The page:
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Sunday, May 27, 2018
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Hillsborough Avenue critics have their say

TAMPA - Critics have described East Hillsborough Avenue as an urban wasteland. The busy east-west corridor is a six-lane asphalt roadway divided at intervals by concrete medians – barren of landscaping.
It often is heavily congested at rush hours, and can be dangerous to navigate for pedestrians and bicyclists.
On Tuesday, the Metropolitan Planning Organization and engineering firm Tindale-Oliver hosted the second of two meetings to discuss traffic and safety improvements to East Hillsborough, from Interstate 275 to 50th Street.
By July, Tindale-Oliver is expected to complete the East Hillsborough Avenue Corridor Study. It will include long-term recommendations, but also timely solutions that don’t involve major redesigns.
Suggestions emerging from the meetings have included signage, state-of-the art traffic signals, crosswalks, banning right turns when a traffic signal is red, more streetlights and designating parallel roads, such as Giddens Avenue, as bicycle boulevards.
“Some of this stuff you can go out and do it with paint,” said Demian Miller of Tindale-Oliver. “Some of it, like traffic signals, is more involved.”
Hillsborough is a state road, but intersecting streets are maintained by the city of Tampa.
Funding – or a lack of it – is a hurdle for some of the recommended projects.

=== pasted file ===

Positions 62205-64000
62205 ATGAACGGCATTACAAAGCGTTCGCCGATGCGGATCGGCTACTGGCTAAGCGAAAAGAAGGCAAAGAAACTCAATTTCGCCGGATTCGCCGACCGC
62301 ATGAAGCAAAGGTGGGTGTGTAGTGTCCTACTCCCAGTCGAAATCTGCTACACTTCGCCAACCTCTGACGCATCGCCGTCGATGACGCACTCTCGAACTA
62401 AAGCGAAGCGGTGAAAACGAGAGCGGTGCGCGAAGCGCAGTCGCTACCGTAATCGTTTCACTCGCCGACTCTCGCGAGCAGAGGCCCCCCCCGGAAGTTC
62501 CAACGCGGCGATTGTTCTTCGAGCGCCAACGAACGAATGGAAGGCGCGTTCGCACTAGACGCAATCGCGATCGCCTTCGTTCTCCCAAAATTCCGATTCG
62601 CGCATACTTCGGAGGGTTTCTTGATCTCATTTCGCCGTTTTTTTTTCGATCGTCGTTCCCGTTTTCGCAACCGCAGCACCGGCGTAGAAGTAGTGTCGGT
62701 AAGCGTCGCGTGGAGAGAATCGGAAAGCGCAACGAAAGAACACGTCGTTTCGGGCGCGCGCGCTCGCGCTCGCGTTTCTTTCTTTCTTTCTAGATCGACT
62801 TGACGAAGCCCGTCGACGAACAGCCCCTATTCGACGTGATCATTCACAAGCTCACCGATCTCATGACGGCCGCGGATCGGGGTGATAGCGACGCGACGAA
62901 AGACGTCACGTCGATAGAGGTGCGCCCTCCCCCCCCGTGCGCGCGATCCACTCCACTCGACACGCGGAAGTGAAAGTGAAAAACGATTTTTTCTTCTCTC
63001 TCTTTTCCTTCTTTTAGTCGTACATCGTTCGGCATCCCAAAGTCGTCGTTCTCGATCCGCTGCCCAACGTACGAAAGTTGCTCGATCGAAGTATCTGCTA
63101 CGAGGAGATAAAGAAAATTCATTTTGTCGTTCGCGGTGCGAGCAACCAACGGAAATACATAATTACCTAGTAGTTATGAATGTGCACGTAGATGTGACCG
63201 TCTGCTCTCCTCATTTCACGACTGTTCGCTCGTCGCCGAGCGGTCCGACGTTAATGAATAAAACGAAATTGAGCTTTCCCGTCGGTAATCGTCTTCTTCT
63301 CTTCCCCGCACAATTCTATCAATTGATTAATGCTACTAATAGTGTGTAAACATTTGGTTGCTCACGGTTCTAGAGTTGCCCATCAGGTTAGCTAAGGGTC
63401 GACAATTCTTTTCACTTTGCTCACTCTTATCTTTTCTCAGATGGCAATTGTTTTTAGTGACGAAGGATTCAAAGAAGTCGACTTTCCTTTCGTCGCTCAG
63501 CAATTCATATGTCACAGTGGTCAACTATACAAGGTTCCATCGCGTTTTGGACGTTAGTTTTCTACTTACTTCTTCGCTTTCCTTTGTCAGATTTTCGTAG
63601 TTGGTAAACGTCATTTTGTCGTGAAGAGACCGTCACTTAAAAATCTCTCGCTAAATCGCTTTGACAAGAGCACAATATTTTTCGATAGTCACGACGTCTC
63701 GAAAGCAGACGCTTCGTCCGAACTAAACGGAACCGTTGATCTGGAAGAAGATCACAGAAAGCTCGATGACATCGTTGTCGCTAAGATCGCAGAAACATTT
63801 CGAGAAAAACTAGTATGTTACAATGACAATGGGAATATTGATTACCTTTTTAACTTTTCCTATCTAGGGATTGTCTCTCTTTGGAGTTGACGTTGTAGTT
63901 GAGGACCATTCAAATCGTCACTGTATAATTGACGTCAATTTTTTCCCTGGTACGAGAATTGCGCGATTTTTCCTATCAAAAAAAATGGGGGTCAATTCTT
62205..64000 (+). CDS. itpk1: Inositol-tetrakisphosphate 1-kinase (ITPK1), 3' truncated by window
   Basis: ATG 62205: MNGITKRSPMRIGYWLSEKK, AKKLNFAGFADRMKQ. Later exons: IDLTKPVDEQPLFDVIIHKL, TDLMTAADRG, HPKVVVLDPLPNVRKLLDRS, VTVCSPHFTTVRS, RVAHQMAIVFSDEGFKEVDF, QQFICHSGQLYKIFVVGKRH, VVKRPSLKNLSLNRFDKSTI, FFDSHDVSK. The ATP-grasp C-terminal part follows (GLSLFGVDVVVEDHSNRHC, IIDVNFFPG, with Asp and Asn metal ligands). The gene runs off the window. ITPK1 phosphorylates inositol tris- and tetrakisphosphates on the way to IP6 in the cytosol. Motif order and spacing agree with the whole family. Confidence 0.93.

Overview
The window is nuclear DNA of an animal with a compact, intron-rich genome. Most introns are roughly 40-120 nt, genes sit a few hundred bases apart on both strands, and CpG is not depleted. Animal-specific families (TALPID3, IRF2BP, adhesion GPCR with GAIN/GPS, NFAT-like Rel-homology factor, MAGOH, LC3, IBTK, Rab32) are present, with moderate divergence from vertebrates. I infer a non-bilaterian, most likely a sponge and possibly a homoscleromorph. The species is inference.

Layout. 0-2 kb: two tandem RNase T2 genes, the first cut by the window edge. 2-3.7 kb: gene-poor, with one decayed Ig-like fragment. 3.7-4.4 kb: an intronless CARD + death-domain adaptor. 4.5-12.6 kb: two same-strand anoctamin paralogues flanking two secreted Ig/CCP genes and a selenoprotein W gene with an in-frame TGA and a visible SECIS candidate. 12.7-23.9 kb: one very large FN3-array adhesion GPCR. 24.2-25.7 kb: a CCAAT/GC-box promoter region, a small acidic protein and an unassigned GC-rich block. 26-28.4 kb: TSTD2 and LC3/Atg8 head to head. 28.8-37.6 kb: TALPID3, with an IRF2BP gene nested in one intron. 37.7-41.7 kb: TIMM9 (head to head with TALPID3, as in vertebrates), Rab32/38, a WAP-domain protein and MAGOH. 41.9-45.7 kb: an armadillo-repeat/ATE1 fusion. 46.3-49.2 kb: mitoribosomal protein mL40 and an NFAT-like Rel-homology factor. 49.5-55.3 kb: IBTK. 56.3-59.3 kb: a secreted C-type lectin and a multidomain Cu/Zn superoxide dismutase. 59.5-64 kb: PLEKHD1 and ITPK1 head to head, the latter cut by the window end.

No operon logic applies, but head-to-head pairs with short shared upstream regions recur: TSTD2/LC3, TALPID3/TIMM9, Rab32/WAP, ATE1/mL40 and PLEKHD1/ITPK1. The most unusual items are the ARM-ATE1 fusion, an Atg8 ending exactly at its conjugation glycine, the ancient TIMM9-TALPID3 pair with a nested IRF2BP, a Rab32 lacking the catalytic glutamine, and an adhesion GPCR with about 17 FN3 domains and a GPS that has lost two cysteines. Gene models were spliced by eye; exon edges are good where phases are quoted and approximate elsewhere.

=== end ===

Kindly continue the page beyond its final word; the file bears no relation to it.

“Just because we think it’s a great idea doesn’t mean they can afford to do it,” Miller said.
While reducing traffic jams was an issue for many of the people who attended the meetings, pedestrian safety also was a priority.
A stretch of Hillsborough from 22nd Street to railroad tracks near a U.S. Post Office is especially dangerous, said College Hill resident Cynthia Few.
There are apartments, a bank and restaurants on the northern side of Hillsborough. A farmer’s market and strip mall are on the southern side. “People don’t have a crosswalk. How are they going to get across?” Few said.
In 2011 a Middleton High School student was struck by a pickup and killed as she crossed near the railroad tracks while walking to school before dawn.
Few and others also said they would like to see left-turn lanes at 30th and 34th streets to ease traffic flow and take some vehicles out of the travel lanes. “There is no turn lane so you can determine what a person is going to do,” she said.
Adding crosswalks or better delineating the existing ones was one suggestion for inexpensively improving pedestrian safety.
“People are going to cross a street where it’s more convenient for them,” said Chris Keller, a senior transportation planner for Tindale-Oliver.
Crosswalks midway between major intersections would shorten the distance from about a half-mile to a quarter-mile. “That’s considered a little more of a reasonable walking distance,” said Keller.
New traffic signal technology also is available. One system enables pedestrians to push a button, activating a strobe light to alert motorists to yield.
Miller said Pinellas County is beginning to use these devises on some four-lane roads with good results. In coming months Hillsborough County plans to install five such signals on Fletcher Avenue, from Bruce B. Downs Boulevard to Nebraska Avenue.
Another system, primarily used in Western states, relies on multiple signs, flashing yellow lights and red lights to alert motorists. Again, the system is activated by a push button. “This is a rarity in Florida,” Miller said.

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